There lies the rub. Prime Minister Benjamin Netanyahu needs the war against Iran existentially, for himself and for the right-wing extremists that control Israeli politics of the day. The battle in Gaza against the Hamas is proving unwinnable for them. Domestically public anger against the regime is rising in Israel, and should the government fall, Mr Netanyahu can find himself not only out of office, but in prison on corruption charges. A wider regional war such as the one with Iran could prevent that. But it is obvious Israel cannot fight it alone against Iran. Hence Tel Aviv wishes to draw the US into the conflict, tempting Washington with the prospects of eliminating Iranian nuclear facilities, despite palpable waning of US interest in widening the conflict. (the rhetoric notwithstanding).

Rationally, Iran would not opt for nuclear weapons, even if it is technologically possible, because, among other things it would invite direct US ire. Also, it appears Israel can be conventionally defeated by existing Iranian capabilities. In any case the use of a nuclear device on Palestinian or Israeli soil by any Middle Eastern actor is not credible for, if nothing else, social, cultural, spiritual and and religious reasons. However, this is not the same for conventional weapons, both strategic and tactical. These can be effectively used as weapons of force against Israel.

But Israel possesses nuclear arm. There is always the danger that even without US support, pushed against the wall, Mr Netanyahu could use such a weapon. Israeli extremists have been known to cite from the Bible when convenient for their purpose. In the Biblical parable, the chained Samson uses his strength to destroy the enemy and all its structures, even if it meant his own destruction. This is the Samson option. Could Mr Netanyahu paint himself into such a corner that he would be confronted with such a horrific Hobson's choice? We can only hope it does not come to that. But it is time for the world to be wary!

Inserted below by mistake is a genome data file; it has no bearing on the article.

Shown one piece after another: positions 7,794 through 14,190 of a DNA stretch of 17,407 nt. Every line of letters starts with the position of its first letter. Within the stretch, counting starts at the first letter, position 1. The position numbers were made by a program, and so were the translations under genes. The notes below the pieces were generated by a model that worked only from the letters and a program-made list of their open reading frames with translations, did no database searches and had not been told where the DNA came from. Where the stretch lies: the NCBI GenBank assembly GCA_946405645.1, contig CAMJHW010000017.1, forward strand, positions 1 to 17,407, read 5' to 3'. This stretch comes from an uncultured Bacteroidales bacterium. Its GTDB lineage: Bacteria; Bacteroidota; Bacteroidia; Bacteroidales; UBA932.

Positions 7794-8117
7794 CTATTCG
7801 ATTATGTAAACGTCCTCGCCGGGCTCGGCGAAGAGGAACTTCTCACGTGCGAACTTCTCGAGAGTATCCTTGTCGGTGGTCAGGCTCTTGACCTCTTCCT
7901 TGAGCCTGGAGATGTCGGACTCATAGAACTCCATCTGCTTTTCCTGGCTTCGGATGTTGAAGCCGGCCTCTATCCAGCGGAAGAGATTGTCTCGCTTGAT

(Postscript: Early morning of Friday 19 April, Israel reportedly conducted retaliatory strikes on a number of targets, including close the cities of Isfahan and Tabriz. While the scope of the attack is still being debated, the damage was minimal enough for Iran to declare that it would not respond. So, even though the two States, Israel and Iran, are now directly involved in a military conflict, this was an interesting model whereby, so far, escalation appears containable with neither protagonist showing any interest in 'escalation domination'. All in all, this is an interesting example of a modern contactless military exchange using kinetic capabilities, yet with limited or no casualties, appearing to create fresh laws of battle engagement!)

Ambassador Iftekhar Ahmed Chowdhury (Retd.) PhD, President, Cosmos Foundation and Former Foreign Advisor (Minister for Foreign Affairs) Bangladesh Caretaker Government (2007-2009)